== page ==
Recognizing and Treating DSPD
4 Steps to Achieving Quality Sleep
Delayed sleep phase disorder may be a new term for many, but once explained, some will be enlightened. In a basic sense, delayed sleep phase disorder (DSPD) is a condition in which the body’s reaction to the time in which sleep occurs has a direct effect on the quality of the sleep experienced. For example, if a person sleeps from 12 midnight until 8 am and finds that waking up is difficult, he/she appears visibly tired throughout the day, and staying awake all day is a struggle, then this person may suffer from DSPD. The determining factor would be if the time of sleep is shifted, for example, two hours later. If this same person can sleep from 2 am until 10 am and no longer finds waking up difficult, feels refreshed and appears lively during the day, and can stay awake with no trouble, then it is a safe bet that DSPD is a problem.
The causes of DSPD have not been clearly determined. In my personal experience, I believe that DSPD is a learned behavior. While a circadian rhythm problem may lead to the initial onset of DSPD, the prolonged effects are due to the consistent and repeated act of delaying sleep time. The reasons for actively delaying sleep could be job requirements, a flexible schedule, stress, or any other of a variety of impetuses.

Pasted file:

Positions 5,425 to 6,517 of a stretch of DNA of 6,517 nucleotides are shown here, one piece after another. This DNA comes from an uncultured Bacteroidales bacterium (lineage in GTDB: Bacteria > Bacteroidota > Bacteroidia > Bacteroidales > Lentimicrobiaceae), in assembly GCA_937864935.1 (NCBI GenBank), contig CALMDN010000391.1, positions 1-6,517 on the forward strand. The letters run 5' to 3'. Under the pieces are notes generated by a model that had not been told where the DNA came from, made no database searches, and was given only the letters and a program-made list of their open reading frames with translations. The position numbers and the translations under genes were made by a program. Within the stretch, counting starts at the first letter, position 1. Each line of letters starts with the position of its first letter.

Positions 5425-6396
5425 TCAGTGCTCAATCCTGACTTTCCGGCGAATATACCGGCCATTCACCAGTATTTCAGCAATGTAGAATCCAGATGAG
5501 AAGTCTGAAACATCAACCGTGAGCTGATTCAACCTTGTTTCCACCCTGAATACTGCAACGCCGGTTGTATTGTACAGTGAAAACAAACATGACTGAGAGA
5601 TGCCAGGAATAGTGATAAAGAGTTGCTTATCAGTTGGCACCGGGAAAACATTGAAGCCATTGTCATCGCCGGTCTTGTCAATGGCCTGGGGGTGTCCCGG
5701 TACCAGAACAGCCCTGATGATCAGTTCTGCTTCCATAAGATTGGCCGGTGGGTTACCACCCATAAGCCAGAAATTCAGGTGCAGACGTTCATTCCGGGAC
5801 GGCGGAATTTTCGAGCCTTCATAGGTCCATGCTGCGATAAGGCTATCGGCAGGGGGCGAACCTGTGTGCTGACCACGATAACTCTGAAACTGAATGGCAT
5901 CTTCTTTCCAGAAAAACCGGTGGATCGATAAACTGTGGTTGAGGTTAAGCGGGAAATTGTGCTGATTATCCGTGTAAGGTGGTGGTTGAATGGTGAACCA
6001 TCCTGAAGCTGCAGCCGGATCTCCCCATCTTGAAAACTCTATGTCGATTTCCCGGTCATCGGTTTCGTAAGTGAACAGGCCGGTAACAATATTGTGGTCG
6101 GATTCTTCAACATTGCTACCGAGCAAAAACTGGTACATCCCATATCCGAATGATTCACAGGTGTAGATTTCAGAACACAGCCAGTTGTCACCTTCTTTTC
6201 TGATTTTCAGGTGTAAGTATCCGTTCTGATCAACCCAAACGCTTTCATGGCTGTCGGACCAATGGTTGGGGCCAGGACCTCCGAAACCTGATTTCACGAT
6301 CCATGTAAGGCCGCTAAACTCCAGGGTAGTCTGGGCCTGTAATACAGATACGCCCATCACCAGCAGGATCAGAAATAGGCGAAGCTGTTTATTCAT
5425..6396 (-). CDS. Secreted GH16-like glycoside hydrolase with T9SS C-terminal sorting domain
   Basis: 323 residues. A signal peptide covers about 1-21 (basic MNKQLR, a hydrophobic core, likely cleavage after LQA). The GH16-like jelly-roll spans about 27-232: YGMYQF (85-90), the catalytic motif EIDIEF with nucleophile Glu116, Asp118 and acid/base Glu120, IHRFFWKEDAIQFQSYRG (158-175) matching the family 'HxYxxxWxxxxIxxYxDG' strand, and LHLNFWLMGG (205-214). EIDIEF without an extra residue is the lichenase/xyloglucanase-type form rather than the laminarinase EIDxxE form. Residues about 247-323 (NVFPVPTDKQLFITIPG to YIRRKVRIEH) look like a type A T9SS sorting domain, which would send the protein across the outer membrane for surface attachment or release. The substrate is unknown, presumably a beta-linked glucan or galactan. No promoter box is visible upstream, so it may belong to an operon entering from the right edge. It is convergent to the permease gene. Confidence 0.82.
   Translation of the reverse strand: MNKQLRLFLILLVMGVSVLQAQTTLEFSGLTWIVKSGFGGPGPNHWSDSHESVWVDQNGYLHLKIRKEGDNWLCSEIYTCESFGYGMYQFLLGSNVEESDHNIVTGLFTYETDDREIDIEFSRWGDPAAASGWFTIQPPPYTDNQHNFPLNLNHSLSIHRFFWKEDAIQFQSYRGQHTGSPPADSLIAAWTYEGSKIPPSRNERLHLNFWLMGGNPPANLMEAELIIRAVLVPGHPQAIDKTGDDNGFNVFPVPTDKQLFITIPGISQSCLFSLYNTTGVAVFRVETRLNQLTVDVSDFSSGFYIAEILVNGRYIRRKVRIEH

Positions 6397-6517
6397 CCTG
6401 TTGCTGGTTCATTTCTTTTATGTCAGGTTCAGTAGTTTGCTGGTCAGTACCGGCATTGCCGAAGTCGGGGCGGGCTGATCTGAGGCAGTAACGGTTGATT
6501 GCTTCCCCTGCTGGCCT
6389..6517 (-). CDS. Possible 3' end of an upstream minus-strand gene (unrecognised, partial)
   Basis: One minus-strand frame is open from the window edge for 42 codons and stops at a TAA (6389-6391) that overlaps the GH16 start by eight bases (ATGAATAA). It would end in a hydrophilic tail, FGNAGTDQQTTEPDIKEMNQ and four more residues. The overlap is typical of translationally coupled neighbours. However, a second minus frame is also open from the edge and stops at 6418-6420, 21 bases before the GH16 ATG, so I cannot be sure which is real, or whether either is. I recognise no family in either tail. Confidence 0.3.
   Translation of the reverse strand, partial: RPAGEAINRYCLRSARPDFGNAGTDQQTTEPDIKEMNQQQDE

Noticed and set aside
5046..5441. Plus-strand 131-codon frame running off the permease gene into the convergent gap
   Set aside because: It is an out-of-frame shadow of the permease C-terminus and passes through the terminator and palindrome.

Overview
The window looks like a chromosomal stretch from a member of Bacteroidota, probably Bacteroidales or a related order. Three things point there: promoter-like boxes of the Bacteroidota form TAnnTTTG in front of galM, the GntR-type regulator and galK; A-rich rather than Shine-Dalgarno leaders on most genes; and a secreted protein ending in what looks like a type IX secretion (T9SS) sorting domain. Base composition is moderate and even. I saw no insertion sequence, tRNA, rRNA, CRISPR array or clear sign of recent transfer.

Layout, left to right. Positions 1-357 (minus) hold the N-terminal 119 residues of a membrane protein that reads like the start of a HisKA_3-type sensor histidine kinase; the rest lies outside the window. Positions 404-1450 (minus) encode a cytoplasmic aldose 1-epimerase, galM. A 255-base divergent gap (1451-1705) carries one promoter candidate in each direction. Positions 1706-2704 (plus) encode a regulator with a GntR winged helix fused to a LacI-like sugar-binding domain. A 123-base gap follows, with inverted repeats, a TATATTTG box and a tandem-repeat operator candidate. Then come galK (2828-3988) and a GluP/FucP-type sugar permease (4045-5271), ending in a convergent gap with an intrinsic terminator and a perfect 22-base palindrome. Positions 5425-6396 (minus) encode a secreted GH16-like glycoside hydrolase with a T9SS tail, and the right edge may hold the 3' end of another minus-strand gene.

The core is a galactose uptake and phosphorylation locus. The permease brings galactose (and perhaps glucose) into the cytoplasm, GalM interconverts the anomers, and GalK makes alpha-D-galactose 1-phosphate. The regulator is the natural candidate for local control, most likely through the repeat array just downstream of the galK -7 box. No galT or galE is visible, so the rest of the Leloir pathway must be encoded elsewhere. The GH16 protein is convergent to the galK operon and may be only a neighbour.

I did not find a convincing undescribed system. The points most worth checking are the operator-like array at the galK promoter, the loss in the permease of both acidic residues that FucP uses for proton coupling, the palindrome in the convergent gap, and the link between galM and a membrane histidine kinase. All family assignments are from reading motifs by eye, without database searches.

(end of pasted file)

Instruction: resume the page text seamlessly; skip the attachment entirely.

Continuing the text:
Since DSPD is believed to be the body’s natural reaction to a learned behavior over a period of time, it seems logical that the process of correcting this disorder would be active behavioral modification. The following few steps can be taken to attempt to consciously modify behavior so the sleep phase of a person with DSPD is no longer delayed.
- Determine the times at which you desire to sleep. This will be unique to each person and depend on requirements of your life. The sleep time chosen should range from 7-9 hours. Take care not to make the time too short or too long.
- Set an alarm (e.g., on your phone) to alert you at the beginning and end of the desired sleep time. Because you suffer from DSPD, you must be reminded when to prepare for bed and when to wake up. This step is critical.
- Force yourself to sleep every day during the same time. At first, this will be difficult. Many people with DSPD feel the most awake at night. You should also fight the urge to nap during the day. Napping may create an inability to sleep at night. You may consider taking supplements such as melatonin to aid in falling asleep.
- Follow these steps DAILY. Fluctuations may occur, but you should find it easier to maintain this schedule as time passes.
Remember, DSPD did not occur in one night or one week, so the results of an attempt at correction should not be expected in a short time frame. At a minimum, two weeks should be committed to these exercises, but most people will find it necessary to stick to this strict plan for at least one full month.